A graduate of Gordon-Conwell Theological Seminary, John Lin grew up in Boston and came to New York City in 2002. Prior to coming to Redeemer, he worked as the English ministry pastor at a Korean-American church in Hartford, CT. Since moving to New York, John has had a deep affinity for all things downtown, including food, people and culture … and food. John and his wife, Kyoko, have been married since 2004 and have two children. When he is not doing pastoral ministry, John spends time following the Boston Red Sox, thinking about travel to far-flung locales, and taking pictures of his kids.

Abraham Cho, Lead Pastor

Abe grew up in Cheshire, Connecticut, a small New England town just north of New Haven. After attending the University of Connecticut, he went on to pursue an M.Div. and a Th.M. from Gordon-Conwell Theological Seminary near Boston. He was previously the youth pastor at First Korean Presbyterian in Hartford, CT and the director of university ministries at Citylife Presbyterian in Boston. He has been a pastor at Redeemer since 2007 serving in a variety of capacities over the years. He is currently a Doctor of Ministry candidate at Fuller Theological Seminary with particular interests in urban ministry, leadership development, public theology and issues of race and justice. He and his wife, Jordyn, have four young children, Lydia, Ezra, Micah and Judah.

David Bisgrove | Lead Pastor

David Bisgrove grew up in New Jersey and moved to New York City for graduate school in 1986. He started attending Redeemer in 1989 and became a founding elder and trustee. David and his wife, Alice, met at a Community Group Sunday Brunch through mutual friends. They now live on the UWS with their daughters, Mary Claire and Charlotte.

David has a M.B.A. and Master’s in Public Health from Columbia University and previously worked in healthcare finance and administration. He began working at Redeemer as the director of finance and operations in 1998, while also pursuing his M.Div. from Westminster Theological Seminary. He was ordained in 2005 as an assistant pastor who oversaw worship and evangelism, counseling, stewardship and family ministries. Now as Lead Pastor of the WS congregation, David loves standing at the door on Sundays talking to people on their way in and out of worship. He’s a big fan of golf (when he can make it out of the city) and of going on family bike rides to Pier I along the Hudson. And you might also find him at Joe’s Coffee on Columbus Ave.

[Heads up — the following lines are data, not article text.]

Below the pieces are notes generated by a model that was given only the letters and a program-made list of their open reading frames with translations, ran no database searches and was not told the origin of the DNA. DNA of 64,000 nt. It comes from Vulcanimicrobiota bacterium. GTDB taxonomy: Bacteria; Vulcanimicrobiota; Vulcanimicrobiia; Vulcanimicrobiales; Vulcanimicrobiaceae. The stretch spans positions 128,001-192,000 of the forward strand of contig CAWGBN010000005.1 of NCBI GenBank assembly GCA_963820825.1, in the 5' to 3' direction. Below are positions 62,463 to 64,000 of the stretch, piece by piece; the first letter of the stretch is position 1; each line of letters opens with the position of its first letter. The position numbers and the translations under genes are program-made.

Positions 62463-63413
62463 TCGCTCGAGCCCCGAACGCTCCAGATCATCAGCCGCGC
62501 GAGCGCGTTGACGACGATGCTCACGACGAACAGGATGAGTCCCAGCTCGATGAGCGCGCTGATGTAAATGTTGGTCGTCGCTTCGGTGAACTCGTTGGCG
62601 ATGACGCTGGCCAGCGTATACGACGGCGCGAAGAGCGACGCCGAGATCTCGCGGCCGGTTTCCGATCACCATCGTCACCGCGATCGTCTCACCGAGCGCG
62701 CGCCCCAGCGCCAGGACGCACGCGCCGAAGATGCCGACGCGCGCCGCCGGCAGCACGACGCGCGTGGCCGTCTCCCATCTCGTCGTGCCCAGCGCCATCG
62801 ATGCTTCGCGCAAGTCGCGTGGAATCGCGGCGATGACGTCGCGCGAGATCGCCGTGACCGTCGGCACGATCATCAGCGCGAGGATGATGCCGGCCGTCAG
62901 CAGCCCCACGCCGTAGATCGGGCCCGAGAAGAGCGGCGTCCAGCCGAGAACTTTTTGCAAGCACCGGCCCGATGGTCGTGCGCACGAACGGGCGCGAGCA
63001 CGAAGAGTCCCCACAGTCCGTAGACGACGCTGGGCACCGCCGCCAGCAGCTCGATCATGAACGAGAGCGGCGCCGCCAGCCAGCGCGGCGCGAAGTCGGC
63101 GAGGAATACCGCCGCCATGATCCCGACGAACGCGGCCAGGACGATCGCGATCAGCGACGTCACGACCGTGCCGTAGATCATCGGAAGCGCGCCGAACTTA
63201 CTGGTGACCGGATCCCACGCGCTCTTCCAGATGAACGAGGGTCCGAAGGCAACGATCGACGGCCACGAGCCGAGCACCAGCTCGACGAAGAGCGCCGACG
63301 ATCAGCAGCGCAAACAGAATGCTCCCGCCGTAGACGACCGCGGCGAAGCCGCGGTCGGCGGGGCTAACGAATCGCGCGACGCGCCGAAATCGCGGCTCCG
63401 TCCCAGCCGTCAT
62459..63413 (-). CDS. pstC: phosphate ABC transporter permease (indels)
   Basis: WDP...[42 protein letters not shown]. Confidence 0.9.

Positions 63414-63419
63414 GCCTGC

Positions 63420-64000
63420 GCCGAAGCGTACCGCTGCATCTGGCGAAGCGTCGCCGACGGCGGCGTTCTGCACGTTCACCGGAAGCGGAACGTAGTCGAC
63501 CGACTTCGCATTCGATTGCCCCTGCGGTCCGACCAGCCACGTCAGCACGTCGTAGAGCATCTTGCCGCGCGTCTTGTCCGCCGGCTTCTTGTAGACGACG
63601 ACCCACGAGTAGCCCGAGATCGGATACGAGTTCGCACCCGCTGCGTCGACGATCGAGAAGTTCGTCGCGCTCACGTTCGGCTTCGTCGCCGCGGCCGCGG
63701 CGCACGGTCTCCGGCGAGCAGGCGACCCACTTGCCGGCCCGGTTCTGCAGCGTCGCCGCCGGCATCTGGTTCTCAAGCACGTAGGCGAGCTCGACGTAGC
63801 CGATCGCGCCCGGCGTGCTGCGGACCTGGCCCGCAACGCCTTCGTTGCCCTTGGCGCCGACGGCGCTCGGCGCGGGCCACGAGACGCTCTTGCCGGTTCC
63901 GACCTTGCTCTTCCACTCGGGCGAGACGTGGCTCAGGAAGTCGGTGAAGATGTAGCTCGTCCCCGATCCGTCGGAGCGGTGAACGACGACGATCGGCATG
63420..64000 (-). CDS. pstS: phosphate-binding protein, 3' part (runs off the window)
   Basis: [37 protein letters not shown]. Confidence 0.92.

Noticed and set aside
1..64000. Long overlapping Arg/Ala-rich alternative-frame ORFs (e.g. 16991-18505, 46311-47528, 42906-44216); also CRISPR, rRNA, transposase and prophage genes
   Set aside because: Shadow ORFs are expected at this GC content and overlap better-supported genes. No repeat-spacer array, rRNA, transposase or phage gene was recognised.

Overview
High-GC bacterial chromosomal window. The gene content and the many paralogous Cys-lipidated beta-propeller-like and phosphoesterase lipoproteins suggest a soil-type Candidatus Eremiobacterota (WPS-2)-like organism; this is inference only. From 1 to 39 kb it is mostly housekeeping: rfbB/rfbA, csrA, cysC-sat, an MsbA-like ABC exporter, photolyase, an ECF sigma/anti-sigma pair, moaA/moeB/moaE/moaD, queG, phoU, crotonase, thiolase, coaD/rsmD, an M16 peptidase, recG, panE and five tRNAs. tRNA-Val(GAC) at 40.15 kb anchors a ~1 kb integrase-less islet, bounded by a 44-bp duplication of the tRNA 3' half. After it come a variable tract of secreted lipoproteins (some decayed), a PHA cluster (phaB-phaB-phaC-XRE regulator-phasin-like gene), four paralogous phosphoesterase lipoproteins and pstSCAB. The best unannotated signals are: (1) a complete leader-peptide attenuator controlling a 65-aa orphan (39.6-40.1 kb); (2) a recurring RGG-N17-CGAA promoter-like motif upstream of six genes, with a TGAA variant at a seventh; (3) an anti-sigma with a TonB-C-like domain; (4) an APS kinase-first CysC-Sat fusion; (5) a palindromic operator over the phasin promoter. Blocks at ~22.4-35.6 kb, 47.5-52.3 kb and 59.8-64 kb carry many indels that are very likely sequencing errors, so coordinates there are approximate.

Who can compare to this?

Timothy Keller is the founding pastor of Redeemer Presbyterian Church in Manhattan, which he started in 1989 with his wife, Kathy, and three young sons. For over twenty years he has led a diverse congregation of young professionals that has grown to a weekly attendance of over 5,000.

He is also Chairman of Redeemer City to City, which starts new churches in New York and other global cities, and publishes books and resources for faith in an urban culture. In over ten years they have helped to launch over 250 churches in 48 cities. More recently, Dr. Keller’s books, including the New York Times bestselling The Reason for God and The Prodigal God, have sold over 1 million copies and been translated into 15 languages.

Christianity Today has said, “Fifty years from now, if evangelical Christians are widely known for their love of cities, their commitment to mercy and justice, and their love of their neighbors, Tim Keller will be remembered as a pioneer of the new urban Christians.”

Dr. Keller was born and raised in Pennsylvania, and educated at Bucknell University, Gordon-Conwell Theological Seminary, and Westminster Theological Seminary. He previously served as the pastor of West Hopewell Presbyterian Church in Hopewell, Virginia, Associate Professor of Practical Theology at Westminster Theological Seminary, and Director of Mercy Ministries for the Presbyterian Church in America.

Heck, Tim Keller isn’t even listed on one of Redeemer’s staff pages — he has his own webpage.

Nothing more relaxing than humility, right?

Postscript: THE OPTICS!

Is Lent for Obedience Boys?

The ying and yang of good works.

Ying:

Lent is the time that we embrace the discipline that is necessary for success in all aspects of life — study, work, fitness and financial management. There is no free lunch. Lent is when we do the hard work necessary to have Easter, like studying before an exam, or doing spring cleaning to keep the house in good order. We have to suffer first in order to rejoice later.